Signal Editorial Board: Sync up the school calendars


If ever there was an argument made for “One valley, one school district,” it might have been heard Tuesday night when parents rallied to express their frustration with the Newhall School District’s school year calendar.

At issue is the fact that the elementary school district, one of four in the Santa Clarita Valley, is the least closely aligned with the William S. Hart Union High School District’s school year calendar.

According to the parents, there are 26 days throughout the school year in which start dates, days off and break periods vary between the two districts. Parents at Newhall, which is a feeder district to Hart, often have children attending more than one school and attending school in more than one district, making balancing schedules tricky.

It may sound like a trivial issue to those without youngsters in the public school system. But for adults juggling two or more students between two or more schools, while also managing the youngsters’ activity calendars plus adult employment schedules – and who can afford a home in the SCV these days on a single income? – there’s nothing trivial about it.

To be clear, we aren’t advocating for one school district. But when public school districts make decisions that create turmoil for the families they serve, we do pause to ask ourselves whom the district is actually serving.

District representatives Tuesday night answered with responses like the calendar is “aligned in such a way as to produce positive educational outcomes,” that school vacation days “are set to align with the trimester system and benchmark testing” and that it’s “set to result to achieve the most effective educational outcomes for students.”

We don’t know exactly what all that jargon means. But we suspect the parents aren’t buying into what sounds like responses steeped in academic double-talk.

Parents were also told the end of the Newhall district school year differs for the high school district because of finals and Advanced Placement testing required in high school. We’re not sure that this conflict – if indeed it is one – can’t be resolved with better planning. The other elementary school districts seem to be achieving better alignment of schedules between their school calendars and that of the Hart district.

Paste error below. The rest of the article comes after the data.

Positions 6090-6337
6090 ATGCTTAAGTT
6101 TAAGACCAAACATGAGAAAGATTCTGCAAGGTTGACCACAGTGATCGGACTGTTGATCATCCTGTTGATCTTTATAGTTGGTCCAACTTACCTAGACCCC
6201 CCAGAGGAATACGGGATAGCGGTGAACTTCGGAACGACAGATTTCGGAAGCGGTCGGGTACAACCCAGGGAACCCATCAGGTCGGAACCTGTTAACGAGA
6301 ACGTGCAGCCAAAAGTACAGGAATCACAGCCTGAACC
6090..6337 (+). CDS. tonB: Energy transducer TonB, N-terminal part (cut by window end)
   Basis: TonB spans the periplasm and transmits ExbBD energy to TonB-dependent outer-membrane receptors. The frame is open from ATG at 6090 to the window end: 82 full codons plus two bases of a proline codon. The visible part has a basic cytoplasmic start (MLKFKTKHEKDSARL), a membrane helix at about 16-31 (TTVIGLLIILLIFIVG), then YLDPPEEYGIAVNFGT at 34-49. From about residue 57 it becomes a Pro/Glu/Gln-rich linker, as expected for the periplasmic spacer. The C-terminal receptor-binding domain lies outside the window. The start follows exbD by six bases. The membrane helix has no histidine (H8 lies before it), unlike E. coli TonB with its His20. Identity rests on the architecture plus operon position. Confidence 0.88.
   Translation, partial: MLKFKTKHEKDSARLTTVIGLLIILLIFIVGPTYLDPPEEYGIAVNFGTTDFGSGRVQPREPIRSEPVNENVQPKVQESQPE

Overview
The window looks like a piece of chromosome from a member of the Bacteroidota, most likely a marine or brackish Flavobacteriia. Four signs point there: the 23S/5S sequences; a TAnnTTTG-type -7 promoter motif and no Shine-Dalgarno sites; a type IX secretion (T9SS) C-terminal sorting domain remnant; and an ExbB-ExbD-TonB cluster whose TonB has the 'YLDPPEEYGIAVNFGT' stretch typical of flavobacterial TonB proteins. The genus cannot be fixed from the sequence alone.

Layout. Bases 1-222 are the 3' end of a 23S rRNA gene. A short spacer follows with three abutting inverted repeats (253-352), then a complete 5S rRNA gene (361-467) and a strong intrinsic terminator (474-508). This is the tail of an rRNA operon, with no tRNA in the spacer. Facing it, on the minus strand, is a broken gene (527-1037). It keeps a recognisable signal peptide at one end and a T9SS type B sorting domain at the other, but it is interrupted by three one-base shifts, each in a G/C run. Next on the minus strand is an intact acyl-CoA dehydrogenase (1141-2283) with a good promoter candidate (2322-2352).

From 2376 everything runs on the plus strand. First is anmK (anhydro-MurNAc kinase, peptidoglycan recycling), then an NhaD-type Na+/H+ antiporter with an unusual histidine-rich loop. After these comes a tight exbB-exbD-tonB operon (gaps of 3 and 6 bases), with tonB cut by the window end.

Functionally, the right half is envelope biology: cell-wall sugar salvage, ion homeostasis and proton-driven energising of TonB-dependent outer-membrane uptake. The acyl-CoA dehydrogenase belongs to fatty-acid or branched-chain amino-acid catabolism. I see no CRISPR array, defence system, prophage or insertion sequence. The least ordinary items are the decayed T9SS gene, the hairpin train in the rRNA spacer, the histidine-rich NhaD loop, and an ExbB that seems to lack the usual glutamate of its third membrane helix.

According to the many parents attending Tuesday night’s meeting, the misalignment is disruptive to families with children in more than one school, or school district. We all know how important routines are in the lives of children. We would argue that disruptions within family schedules can be just as upsetting to children and their ability to focus. Teachers who are also parents must also be affected by the same misalignment.

With so many two-parent working families today, the struggle to balance school breaks throughout the year can be stressful and costly. All districts should be working to offset that by aligning calendars as closely as possible with each other in the best interest of their students and their families.

In the case of the Newhall School District out-of-alignment calendar, is it really in the best interest of the students in the long run? The school board said it never heard such overwhelming discontent with the calendar, but will consider parents’ concerns when making calendar decisions next year.

We encourage the Newhall School District to do just that, and pay heed to the concerns of parents who arrived in large numbers Tuesday to express their frustration during the school board’s public comment period.

And, in fact, we encourage all school district heads in the Santa Clarita Valley to coordinate with one another to avoid the disruption misaligned school calendars may be having on families.


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